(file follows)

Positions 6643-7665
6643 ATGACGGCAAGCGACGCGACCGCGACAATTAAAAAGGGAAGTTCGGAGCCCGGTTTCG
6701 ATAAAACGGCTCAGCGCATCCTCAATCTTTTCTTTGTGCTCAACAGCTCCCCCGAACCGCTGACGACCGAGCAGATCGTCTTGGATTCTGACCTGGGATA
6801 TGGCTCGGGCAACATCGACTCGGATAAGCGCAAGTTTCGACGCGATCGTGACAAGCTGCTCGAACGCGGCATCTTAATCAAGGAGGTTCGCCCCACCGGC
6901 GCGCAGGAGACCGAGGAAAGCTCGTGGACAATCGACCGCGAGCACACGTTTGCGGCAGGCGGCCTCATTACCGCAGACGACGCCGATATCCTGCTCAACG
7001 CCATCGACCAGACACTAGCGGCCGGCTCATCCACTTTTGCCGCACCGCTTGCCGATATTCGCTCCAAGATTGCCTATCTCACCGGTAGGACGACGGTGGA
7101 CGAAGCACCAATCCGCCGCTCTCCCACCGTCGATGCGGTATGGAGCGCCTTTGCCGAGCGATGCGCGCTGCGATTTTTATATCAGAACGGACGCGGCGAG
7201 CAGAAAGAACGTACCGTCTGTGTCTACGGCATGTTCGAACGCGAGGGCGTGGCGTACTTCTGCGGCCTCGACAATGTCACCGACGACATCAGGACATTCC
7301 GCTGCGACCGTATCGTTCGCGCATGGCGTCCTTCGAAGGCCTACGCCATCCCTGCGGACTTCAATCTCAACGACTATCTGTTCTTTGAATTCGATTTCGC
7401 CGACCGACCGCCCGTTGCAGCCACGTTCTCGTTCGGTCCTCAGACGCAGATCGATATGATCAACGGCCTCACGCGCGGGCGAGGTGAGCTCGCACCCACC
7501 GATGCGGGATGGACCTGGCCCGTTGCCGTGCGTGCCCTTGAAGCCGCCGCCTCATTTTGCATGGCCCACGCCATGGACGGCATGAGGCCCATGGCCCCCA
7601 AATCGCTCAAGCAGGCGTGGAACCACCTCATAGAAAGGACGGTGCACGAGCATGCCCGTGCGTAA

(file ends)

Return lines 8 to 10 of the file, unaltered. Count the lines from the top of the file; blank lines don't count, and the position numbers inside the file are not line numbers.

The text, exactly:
7201 CAGAAAGAACGTACCGTCTGTGTCTACGGCATGTTCGAACGCGAGGGCGTGGCGTACTTCTGCGGCCTCGACAATGTCACCGACGACATCAGGACATTCC
7301 GCTGCGACCGTATCGTTCGCGCATGGCGTCCTTCGAAGGCCTACGCCATCCCTGCGGACTTCAATCTCAACGACTATCTGTTCTTTGAATTCGATTTCGC
7401 CGACCGACCGCCCGTTGCAGCCACGTTCTCGTTCGGTCCTCAGACGCAGATCGATATGATCAACGGCCTCACGCGCGGGCGAGGTGAGCTCGCACCCACC